In the preceding lessons, we had been discussing the E4C2 feed-forward conversation model that the best managers use to improve team member performance.
In the next two lessons, we seek to provide you with inputs to help you overcome the many challenges that you will undoubtedly face, when conducting E4C2 conversations.
In this video lesson, we look at a few fundamental mistakes that managers can make, which can lead to the E4C2 Conversation turning argumentative, and how you can avoid this.
“In the preceding lessons, we have been discussing the E4C2 feed-forward conversation model that the best managers use to improve team member performance.
Now, one important point needs to be borne in mind here: as much as you, as manager, want to make this a positive and forward looking exercise, it can still turn into an argument or a negative experience if you make a few fundamental mistakes or if in the past your dialogues with your team members have been about fault-finding, yelling, threats and insults.
In this lesson, we look at the four reasons E4C2 feed-forward dialogues turn argumentative, and how these can be avoided.”
“Consider this situation, where a manager, whose past review style was about finding fault and then yelling at his team members, now deciding to use the E4C2 feed-forward conversation model.”
Manager: “Hi Amit, how are you?
Amit (disinterested): I’m okay
Manager (Pleasant voice): “Amit, we are here to discuss your performance for this month.”
Amit (sarcastically): “Boss, so you are here to tell me that I am useless because I have not performed this month as well and that you will not sack me, if I do not pull up my socks – like you do every Monday morning right?
“Okay, let’s pause this conversation for a while.
In this case, the team member has approached the discussion with a negative and a closed mindset. Can’t blame him, can you? Actually, if you’re past review conversations have been only about fault finding, threat and insults then it is not surprising that your team member is approaching the E4C2 dialogue in this manner. And the first time that you try to carry out an E4C2 conversation, it will probably turn into an argument. You can minimize the risk of this happening by following the instructions that we will share with you shortly, but chances are this will happen.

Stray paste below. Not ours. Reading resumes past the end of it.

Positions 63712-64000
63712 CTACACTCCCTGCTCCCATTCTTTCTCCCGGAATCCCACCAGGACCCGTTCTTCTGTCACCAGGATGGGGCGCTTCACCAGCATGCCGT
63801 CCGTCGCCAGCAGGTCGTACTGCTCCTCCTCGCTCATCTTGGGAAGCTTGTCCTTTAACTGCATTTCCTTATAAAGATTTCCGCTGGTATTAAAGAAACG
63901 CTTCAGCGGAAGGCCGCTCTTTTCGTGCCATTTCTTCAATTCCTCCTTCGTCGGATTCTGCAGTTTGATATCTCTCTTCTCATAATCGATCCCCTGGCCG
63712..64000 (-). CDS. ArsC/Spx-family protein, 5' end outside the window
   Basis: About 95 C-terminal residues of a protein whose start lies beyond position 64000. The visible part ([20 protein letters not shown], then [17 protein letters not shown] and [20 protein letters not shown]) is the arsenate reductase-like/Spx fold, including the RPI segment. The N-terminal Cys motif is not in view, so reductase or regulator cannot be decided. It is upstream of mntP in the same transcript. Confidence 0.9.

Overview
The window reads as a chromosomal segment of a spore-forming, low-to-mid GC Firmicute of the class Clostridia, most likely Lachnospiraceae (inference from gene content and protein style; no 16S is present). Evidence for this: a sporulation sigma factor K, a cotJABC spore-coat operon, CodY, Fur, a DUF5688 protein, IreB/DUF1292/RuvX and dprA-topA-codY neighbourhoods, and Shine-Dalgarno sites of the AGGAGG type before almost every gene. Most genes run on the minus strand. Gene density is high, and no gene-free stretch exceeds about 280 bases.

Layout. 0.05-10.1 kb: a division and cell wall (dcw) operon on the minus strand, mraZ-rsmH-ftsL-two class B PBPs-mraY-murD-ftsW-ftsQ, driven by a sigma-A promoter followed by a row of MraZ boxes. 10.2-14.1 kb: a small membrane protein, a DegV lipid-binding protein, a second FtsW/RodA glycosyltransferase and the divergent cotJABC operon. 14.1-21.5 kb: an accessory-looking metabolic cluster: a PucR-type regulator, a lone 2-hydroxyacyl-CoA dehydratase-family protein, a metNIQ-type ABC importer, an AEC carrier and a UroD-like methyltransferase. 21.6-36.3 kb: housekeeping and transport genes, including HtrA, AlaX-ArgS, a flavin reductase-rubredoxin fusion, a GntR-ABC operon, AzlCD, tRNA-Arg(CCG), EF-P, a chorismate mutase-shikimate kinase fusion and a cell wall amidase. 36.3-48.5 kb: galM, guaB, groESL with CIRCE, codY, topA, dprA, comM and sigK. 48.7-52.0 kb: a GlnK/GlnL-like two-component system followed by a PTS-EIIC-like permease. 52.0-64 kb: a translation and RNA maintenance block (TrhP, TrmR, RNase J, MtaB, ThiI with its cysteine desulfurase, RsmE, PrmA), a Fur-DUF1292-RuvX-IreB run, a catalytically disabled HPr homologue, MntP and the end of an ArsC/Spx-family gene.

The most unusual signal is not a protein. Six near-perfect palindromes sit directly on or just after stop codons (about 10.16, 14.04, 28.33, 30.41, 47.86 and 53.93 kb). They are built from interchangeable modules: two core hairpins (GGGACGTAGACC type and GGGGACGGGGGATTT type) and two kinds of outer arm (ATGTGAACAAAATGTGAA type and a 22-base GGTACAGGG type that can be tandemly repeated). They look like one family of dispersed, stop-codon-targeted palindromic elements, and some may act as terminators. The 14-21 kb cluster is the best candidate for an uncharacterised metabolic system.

So, if your past interactions and review discussions with team members have been all about finding fault, threats and insults, then here is how you ensure that your E4C2 conversations are more positive affairs, going forward:
Step 1. You need to realize that the team member is looking at this E4C2 review conversation through the lens of past experiences, and thus is justified in feeling that this E4C2 conversation will also be the same.
Step 2: Start by clearly stating that you have called for this conversation because you want to help the subordinate to improve performance and not to find fault with, yell at or threaten her/ him. You could say something like this:
Manager: “In the past, whenever I have conducted reviews with you, perhaps I have focused on finding fault or in threatening you.
However, this time and in the future, I want it to be different. I want to see how I can help and support you in improving your performance. So, what I want is for you to share with me how I can help you better your performance and I will also share what I could do. Remember, I am not focusing on finding fault, but in finding a way forward.”
Then, conduct the conversation with that intention in mind.
In spite of this, your team member might still be reluctant to trust your words and continue doubting you, which will reflect in negative behaviors such as being angry, making excuses or staying silent.
Step 3: In such a situation, allow the person time to experience the new you, one, who has decided to stop being the abusive, threatening sort of manager, but has decided to be a facilitator, facilitating the team member improve performance.